Following the recent reopening of the reconstructed Wharf Road, road haulage operators in the maritime sector are taking actions to boost the benefits of the vital link to and fro the port city of Apapa, easing the nagging Lagos ports access roads gridlock considerably.
Truckers, under the aegis of the Containerised Truck Owners, coupled by the Association of Maritime Truck Owners (AMATO) and the Container Truck Owners Association of Nigeria (COTOAN), said they were determined to provide efficacious antidote to eliminate the gridlock totally, not just to help their businesses recover from the devastation of the gridlock at its zenith, but to also check driver fatigue and other threats to the health and lives of road users, and residents of Apapa and other locations that had been worst hit by the traffic anomaly.
The AMATO and COTOAN barred their mind in a statement after a meeting of its leadership at the weekend in Apapa, Lagos State, South-West Nigeria.
The Containerised Truck Owners’ statement signed by the duo of Chief Remi Ogungbemi and Alhaji Wasiu Oloruntoyin, on behalf of AMATO and COTOAN, respectively, stated: “In view of the serious challenges that are militating against the stability and survival of our business as containerised truck operators in ports, we have, therefore, carefully studied and identified the root causes of the challenges, which are as follows: Lack of automation system to regulate/control movement of trucks that are going into the ports either to pick imported cargoes, or taking exports into the ports or returning empty containers into the ports, which informed the reason why almost all the trucks thronged along access roads into the ports at the same time.
“The condemnable whopping sums of money that are exchanging hands days and nights between truckers as bribe givers on the one hand and security operatives or their collecting agents as the receivers of the bribes at various points along the access roads into the ports, either through voluntary offers of these bribes by the truckers in order to gain undeserved advantageous positions on the truck queues lining the roads and bridges, or the bribes the trucks offer the security operatives or their agents under either duress as a result of intimidation through verbal or/and physical abuses; and absence of modern and befitting public terminals, which has seen a large number of truckers without garages parking on the roads and bridges.”
It added, “However, believing that every problem has solution or expiry date, we have, therefore, resolved to hold the bull by the horn to politely, gently, peacefully, and lawfully relate with relevant authorities to achieve peaceful and enabling working environment.”
The document noted that the Nigerian Ports Authority (NPA), as the technical regulator of the ports, had informed operators that it has approved the manual call-up of trucks as not just a condition for trucks to access the ports, but also as a method to regulate/control movement of trucks into the ports.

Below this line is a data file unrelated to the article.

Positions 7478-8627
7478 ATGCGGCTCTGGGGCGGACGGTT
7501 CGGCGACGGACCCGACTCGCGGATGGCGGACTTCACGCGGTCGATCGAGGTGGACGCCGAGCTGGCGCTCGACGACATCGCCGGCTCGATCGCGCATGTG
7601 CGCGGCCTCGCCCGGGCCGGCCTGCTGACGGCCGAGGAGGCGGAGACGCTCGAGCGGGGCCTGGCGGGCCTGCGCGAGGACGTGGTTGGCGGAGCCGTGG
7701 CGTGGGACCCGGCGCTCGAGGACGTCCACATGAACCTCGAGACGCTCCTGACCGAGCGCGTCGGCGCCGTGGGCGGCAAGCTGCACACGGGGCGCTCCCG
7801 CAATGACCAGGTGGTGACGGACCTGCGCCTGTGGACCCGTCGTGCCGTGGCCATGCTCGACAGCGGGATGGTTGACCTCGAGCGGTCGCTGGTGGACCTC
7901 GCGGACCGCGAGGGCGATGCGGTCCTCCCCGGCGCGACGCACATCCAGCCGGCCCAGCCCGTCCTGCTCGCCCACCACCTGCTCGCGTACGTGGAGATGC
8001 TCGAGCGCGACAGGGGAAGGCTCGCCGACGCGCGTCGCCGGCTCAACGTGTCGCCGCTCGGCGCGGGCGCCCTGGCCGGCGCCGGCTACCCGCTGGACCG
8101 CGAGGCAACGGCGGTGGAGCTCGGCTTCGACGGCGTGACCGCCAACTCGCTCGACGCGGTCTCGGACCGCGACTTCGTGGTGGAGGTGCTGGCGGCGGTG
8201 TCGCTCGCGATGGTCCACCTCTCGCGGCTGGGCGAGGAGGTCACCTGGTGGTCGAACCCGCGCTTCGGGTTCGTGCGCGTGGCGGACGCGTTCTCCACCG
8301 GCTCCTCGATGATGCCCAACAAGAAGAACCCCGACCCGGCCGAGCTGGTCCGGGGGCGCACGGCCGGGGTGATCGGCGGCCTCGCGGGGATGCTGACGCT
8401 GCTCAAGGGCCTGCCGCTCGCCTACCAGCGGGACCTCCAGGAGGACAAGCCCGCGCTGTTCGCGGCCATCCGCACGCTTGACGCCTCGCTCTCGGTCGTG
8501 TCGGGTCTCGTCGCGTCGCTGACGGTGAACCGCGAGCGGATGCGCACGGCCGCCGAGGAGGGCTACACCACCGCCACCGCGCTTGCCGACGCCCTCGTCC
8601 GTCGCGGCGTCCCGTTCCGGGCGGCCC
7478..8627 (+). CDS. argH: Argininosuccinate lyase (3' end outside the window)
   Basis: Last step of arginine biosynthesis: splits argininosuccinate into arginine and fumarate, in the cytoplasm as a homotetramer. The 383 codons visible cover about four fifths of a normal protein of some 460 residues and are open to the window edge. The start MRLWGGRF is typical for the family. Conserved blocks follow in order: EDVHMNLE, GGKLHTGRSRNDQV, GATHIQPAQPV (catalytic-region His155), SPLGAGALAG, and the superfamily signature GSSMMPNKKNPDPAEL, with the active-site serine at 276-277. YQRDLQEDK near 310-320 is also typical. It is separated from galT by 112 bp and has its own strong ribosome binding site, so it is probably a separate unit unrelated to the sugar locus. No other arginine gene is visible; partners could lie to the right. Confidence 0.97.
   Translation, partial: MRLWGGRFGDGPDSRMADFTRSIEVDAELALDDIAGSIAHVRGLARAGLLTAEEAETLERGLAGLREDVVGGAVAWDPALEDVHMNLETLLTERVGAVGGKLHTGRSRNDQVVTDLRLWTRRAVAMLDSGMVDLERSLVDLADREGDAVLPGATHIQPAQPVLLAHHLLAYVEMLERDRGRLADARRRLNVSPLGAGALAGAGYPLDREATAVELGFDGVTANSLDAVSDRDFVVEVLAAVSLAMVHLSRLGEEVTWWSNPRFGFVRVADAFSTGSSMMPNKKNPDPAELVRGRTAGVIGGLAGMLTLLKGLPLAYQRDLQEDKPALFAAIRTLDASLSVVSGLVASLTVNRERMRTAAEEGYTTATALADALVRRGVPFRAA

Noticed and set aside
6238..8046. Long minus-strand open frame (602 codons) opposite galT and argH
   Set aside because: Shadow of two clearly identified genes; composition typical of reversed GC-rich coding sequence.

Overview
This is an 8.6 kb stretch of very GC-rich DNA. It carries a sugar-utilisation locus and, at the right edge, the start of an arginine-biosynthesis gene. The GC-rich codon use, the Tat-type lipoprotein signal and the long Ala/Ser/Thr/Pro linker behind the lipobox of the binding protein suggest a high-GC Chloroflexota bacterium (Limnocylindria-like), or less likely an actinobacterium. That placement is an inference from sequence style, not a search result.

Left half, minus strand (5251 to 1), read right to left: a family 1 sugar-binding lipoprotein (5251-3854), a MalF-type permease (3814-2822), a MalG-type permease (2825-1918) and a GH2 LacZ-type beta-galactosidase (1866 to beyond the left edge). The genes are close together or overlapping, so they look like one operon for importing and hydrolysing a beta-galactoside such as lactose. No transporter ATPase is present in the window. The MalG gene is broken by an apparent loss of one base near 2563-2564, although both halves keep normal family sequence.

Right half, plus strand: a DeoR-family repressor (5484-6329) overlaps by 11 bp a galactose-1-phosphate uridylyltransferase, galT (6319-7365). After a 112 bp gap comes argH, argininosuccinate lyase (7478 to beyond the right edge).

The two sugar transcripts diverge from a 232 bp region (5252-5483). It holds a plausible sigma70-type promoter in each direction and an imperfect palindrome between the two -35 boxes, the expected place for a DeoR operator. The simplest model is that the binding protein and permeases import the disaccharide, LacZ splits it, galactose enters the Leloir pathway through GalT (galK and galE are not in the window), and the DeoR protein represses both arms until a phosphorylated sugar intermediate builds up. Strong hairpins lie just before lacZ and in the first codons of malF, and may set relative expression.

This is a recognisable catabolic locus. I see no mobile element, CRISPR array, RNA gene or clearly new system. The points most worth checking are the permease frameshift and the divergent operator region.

“We have, therefore, resolved to imbibe and test-run the system,” the AMATO-COTOAN initiative stated.
Appealing to all other truckers to give the call-up system a trial, the amalgam stated: “All trucks should leave the roads and wait in their garages until they collect call-up before coming to the roads.
“Let’s endeavour to submit all required information/documents to facilitate issuance of the call-up. Enough is enough for all the anomalies on the ports access roads.”
Harping on the matter of extortionists invading the roads, purportedly collecting membership dues from truckers on behalf of trade unions or/and associations, the statement went on: “On extortion, as a matter of fact, it is we truckers that started and encouraged extortion by bribing our way to make a truck could be number 50 on a queue to shunt to number one position on the line, or to make our trucks to make illegal runs against oncoming traffic and displacing those who have the right of way. We know ourselves in the trucking business, and we know those that initiated the twin evils of extortion and bribery in the system. Those people also know themselves.
“To compound it all, some truckers operating as members of certain unions, associations or other bodies started collecting money on the highways under the gaze of security operatives, who subsequently fell under the temptations of the lure of easy money as human beings with money needs. We should, therefore, remove the log in our own eyes so that we can see clearly to remove the specks in the eyes of others. The truth, they say, is bitter. Let’s do it right.”
The AMATO-COTOAN initiative counselled road haulage unions/associations and associated bodies to “fashion a better, modern and acceptable way of funding themselves by doing away with primitive and archaic ways that are not just breeding hooliganism and thugs, but also denting the image of our country.”
The Containerised Truck Owners further advised that truckers, “should endeavour to work towards bringing professionalism to the fore in their work.”